Donn Alan Pennebaker was born in Evanston, Illinois on July 15, 1925 to Lucille Levick (née Deemer) and the commercial photographer John-Paul Pennebaker. He served in the Navy during World War II, then studied engineering at Yale, first entering pioneer territory when the company he founded upon graduation, Electronics Engineering, initiated the first computerised airline reservation system.
Selling the company allowed Pennebaker to fund the short Daybreak Express (1953), a visually dynamic record of the sun rising over a soon-to-be-demolished stretch of New York’s elevated subway system, set to the titular Duke Ellington track; ever-enterprising, he secured the music rights by showing up on Ellington’s doorstep.
Pennebaker’s early output often detailed the hard work that went into putting on a show. Jane (1962) documented a young Jane Fonda’s disastrous stint on Broadway; in Original Cast Album: Company (1970), he caught Elaine Stritch endlessly rerecording her vocals for “Ladies Who Lunch”, while Stephen Sondheim looks on despairingly.
Scarcely less fraught was a collaboration Pennebaker attempted with Jean-Luc Godard, whose La Chinoise (1967) he had helped distribute. A project that began life as 1 A.M. (One American Movie), pitched as Godard’s thoughts on America at the time of Vietnam, was abandoned after the Frenchman lost interest; Pennebaker reedited the (very striking) rushes into 1 P.M. (One Parallel Movie) (1972).
Conflict similarly broke out in Town Bloody Hall (1979), a jolting time capsule that found Norman Mailer and Germaine Greer squaring up at a 1971 forum on “the feminist question”. Having been chased around this altogether turbulent event by the venue’s irate manager, Pennebaker was convinced the footage was unusable; he was only talked into persevering with it by Hegedus, then his editor.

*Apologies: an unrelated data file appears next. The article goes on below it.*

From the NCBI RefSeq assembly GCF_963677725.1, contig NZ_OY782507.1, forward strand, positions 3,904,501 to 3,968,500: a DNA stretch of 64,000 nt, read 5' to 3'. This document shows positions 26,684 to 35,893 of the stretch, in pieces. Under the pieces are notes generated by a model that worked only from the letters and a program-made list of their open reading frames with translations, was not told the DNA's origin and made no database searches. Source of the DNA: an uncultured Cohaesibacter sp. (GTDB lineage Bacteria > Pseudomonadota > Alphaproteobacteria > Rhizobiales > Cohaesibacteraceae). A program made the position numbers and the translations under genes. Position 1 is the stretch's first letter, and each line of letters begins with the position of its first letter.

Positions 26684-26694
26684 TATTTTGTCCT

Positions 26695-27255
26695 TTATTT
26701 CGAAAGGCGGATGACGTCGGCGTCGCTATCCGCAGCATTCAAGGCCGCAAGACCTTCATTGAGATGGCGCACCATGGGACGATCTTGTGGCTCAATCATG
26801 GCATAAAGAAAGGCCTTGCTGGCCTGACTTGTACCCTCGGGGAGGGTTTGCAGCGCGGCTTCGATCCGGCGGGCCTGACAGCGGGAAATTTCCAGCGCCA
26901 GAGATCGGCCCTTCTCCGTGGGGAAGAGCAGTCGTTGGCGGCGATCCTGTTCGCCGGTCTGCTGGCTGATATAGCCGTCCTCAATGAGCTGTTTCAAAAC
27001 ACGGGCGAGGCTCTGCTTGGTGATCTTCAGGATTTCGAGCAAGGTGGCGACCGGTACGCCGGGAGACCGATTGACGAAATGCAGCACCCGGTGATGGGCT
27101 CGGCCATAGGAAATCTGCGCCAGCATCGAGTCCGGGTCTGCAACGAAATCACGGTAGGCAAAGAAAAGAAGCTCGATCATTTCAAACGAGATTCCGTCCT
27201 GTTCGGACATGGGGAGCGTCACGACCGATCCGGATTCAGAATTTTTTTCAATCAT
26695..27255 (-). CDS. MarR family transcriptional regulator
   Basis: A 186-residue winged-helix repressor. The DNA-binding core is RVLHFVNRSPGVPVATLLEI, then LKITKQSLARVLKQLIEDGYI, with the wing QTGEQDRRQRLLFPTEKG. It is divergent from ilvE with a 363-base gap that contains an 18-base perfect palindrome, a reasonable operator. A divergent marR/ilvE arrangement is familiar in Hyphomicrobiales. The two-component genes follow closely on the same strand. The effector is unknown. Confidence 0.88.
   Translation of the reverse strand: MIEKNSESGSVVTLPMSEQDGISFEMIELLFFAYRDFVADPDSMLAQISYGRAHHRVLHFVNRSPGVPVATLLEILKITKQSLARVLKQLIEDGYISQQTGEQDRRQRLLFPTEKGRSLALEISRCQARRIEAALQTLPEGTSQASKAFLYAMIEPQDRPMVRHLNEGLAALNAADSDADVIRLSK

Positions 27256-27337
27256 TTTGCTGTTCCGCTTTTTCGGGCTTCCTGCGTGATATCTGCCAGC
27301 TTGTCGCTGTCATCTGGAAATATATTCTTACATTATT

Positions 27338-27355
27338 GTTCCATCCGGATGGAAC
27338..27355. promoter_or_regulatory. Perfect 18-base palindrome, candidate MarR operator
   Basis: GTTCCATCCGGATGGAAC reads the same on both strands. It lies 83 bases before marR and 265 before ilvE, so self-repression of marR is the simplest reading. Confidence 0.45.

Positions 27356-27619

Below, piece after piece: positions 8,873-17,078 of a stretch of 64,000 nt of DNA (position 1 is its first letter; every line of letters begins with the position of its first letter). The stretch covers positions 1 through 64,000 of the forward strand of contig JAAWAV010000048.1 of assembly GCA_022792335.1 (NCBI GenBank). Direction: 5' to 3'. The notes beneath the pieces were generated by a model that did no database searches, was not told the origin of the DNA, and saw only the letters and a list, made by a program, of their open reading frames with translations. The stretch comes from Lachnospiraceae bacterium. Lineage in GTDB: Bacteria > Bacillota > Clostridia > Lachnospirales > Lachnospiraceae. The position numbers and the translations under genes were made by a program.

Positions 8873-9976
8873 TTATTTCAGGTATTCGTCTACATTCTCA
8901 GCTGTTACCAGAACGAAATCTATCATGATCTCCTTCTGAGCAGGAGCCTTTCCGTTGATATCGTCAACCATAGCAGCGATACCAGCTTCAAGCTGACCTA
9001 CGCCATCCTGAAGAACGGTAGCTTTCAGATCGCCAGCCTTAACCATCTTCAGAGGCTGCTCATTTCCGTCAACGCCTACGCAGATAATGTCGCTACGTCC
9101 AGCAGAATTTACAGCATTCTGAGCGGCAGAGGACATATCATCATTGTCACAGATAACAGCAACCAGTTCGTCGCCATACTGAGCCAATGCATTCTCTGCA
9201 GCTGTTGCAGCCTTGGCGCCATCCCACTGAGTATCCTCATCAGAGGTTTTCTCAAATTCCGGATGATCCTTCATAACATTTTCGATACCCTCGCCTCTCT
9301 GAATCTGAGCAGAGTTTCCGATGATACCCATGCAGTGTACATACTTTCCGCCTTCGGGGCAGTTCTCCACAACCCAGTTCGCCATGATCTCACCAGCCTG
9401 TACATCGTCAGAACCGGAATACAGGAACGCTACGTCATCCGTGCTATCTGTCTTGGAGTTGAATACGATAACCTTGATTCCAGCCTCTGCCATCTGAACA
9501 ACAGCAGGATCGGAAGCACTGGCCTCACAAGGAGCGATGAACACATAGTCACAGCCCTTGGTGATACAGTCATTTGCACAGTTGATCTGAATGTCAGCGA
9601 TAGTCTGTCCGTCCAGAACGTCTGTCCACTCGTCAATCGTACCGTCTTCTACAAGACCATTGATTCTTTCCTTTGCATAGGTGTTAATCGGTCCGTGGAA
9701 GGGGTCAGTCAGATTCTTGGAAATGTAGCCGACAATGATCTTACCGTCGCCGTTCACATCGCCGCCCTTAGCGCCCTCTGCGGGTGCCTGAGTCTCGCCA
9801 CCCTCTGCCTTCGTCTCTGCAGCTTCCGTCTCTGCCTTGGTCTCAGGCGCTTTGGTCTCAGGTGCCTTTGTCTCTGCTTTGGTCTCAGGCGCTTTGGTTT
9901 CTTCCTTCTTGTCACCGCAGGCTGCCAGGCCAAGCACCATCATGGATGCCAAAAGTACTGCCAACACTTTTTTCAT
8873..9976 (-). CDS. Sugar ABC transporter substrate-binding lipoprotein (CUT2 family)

The pair married in 1982, and collaborated on several late-career successes: The War Room was preceded by the much-admired Depeche Mode: 101 (1989) and followed by Down from the Mountain (2000), a concert-movie companion to the Coens’ O Brother, Where Art Thou? (2000). Pennebaker branched out into food with Kings of Pastry (2009), and then live streaming, directing The National’s 2010 Brooklyn gig for YouTube. His final work was Unlocking the Cage (2016), on the Nonhuman Rights Project’s efforts to erode the legal distinctions between humans and animals.
A mentor to many – he produced Jehane Noujaim’s Startup.com (2001), and taught documentary at his alma mater – Pennebaker received an honorary Oscar in 2013. “It’s like a line Dylan would say, ‘What don’t you know that you want to know?’,” he told Sight & Sound in 2016. “[Making] a film is a marvellous process of continually asking questions.”
He is survived by Hegedus, their daughter Jane and son Kit; by daughters Stacey and Linley and son Frazer from his first marriage, to Sylvia Bell; and by a son Jojo and daughters Chelsea and Zoe from his second marriage, to Kate Taylor.
D.A. Pennebaker, born July 15, 1925, died August 1, 2019.